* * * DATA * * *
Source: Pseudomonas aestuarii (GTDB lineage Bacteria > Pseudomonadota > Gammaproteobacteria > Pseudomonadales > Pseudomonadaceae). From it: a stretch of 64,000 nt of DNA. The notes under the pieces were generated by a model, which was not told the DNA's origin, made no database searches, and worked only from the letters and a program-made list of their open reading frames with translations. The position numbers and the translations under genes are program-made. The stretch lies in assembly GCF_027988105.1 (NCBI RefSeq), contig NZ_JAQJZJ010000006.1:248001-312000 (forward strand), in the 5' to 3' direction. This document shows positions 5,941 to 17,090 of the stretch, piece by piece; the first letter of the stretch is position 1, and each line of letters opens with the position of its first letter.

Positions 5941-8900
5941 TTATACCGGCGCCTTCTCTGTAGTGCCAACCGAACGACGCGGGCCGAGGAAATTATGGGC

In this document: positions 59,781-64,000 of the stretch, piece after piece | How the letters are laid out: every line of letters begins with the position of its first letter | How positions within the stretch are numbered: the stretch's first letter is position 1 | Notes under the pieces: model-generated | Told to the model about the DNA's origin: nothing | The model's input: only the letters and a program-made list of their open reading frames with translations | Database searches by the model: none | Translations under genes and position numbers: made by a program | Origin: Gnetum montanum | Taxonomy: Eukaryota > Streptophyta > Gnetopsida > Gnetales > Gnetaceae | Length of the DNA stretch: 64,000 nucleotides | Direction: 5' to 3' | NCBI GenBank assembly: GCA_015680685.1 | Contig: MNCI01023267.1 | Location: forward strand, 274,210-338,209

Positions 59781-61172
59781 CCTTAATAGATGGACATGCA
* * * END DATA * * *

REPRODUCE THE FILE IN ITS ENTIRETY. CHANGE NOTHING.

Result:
Source: Pseudomonas aestuarii (GTDB lineage Bacteria > Pseudomonadota > Gammaproteobacteria > Pseudomonadales > Pseudomonadaceae). From it: a stretch of 64,000 nt of DNA. The notes under the pieces were generated by a model, which was not told the DNA's origin, made no database searches, and worked only from the letters and a program-made list of their open reading frames with translations. The position numbers and the translations under genes are program-made. The stretch lies in assembly GCF_027988105.1 (NCBI RefSeq), contig NZ_JAQJZJ010000006.1:248001-312000 (forward strand), in the 5' to 3' direction. This document shows positions 5,941 to 17,090 of the stretch, piece by piece; the first letter of the stretch is position 1, and each line of letters opens with the position of its first letter.

Positions 5941-8900
5941 TTATACCGGCGCCTTCTCTGTAGTGCCAACCGAACGACGCGGGCCGAGGAAATTATGGGC

In this document: positions 59,781-64,000 of the stretch, piece after piece | How the letters are laid out: every line of letters begins with the position of its first letter | How positions within the stretch are numbered: the stretch's first letter is position 1 | Notes under the pieces: model-generated | Told to the model about the DNA's origin: nothing | The model's input: only the letters and a program-made list of their open reading frames with translations | Database searches by the model: none | Translations under genes and position numbers: made by a program | Origin: Gnetum montanum | Taxonomy: Eukaryota > Streptophyta > Gnetopsida > Gnetales > Gnetaceae | Length of the DNA stretch: 64,000 nucleotides | Direction: 5' to 3' | NCBI GenBank assembly: GCA_015680685.1 | Contig: MNCI01023267.1 | Location: forward strand, 274,210-338,209

Positions 59781-61172
59781 CCTTAATAGATGGACATGCA